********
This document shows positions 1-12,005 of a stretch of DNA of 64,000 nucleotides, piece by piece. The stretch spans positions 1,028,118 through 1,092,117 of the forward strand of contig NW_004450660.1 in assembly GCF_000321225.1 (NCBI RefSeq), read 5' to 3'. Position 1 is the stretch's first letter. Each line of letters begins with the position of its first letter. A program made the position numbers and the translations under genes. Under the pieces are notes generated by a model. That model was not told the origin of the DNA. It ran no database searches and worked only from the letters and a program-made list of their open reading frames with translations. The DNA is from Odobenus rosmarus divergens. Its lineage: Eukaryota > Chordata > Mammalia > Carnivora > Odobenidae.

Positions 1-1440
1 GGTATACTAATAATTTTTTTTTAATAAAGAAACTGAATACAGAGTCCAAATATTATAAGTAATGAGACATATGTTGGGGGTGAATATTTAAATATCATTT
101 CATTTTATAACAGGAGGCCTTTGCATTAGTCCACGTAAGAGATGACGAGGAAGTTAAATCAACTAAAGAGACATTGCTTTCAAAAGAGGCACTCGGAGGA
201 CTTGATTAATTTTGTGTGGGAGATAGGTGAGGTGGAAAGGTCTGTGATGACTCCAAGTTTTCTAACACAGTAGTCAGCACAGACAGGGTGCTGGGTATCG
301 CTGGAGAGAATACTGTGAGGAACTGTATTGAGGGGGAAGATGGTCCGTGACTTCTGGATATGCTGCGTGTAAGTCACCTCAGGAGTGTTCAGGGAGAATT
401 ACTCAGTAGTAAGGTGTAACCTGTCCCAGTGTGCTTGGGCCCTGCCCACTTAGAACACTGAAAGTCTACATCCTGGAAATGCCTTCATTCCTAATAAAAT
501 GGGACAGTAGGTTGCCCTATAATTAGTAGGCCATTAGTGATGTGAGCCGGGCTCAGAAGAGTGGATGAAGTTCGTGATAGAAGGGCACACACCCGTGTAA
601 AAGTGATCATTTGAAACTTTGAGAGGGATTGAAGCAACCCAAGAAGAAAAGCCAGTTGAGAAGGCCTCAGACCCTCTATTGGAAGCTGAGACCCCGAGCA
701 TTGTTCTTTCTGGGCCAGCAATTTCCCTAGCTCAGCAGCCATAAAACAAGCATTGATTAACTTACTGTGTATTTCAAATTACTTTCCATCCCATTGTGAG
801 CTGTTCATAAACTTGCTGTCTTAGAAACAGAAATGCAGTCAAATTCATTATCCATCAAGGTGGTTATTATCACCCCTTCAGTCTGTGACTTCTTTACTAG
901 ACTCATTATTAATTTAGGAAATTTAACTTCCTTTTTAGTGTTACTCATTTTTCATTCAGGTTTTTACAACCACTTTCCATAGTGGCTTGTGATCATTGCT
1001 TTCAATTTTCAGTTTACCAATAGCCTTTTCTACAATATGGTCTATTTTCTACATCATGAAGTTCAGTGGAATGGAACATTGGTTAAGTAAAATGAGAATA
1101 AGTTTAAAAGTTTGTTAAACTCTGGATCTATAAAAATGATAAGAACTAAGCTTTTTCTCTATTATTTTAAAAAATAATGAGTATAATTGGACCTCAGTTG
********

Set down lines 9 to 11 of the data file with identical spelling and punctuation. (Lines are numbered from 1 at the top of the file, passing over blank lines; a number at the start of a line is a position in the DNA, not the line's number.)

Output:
601 AAGTGATCATTTGAAACTTTGAGAGGGATTGAAGCAACCCAAGAAGAAAAGCCAGTTGAGAAGGCCTCAGACCCTCTATTGGAAGCTGAGACCCCGAGCA
701 TTGTTCTTTCTGGGCCAGCAATTTCCCTAGCTCAGCAGCCATAAAACAAGCATTGATTAACTTACTGTGTATTTCAAATTACTTTCCATCCCATTGTGAG
801 CTGTTCATAAACTTGCTGTCTTAGAAACAGAAATGCAGTCAAATTCATTATCCATCAAGGTGGTTATTATCACCCCTTCAGTCTGTGACTTCTTTACTAG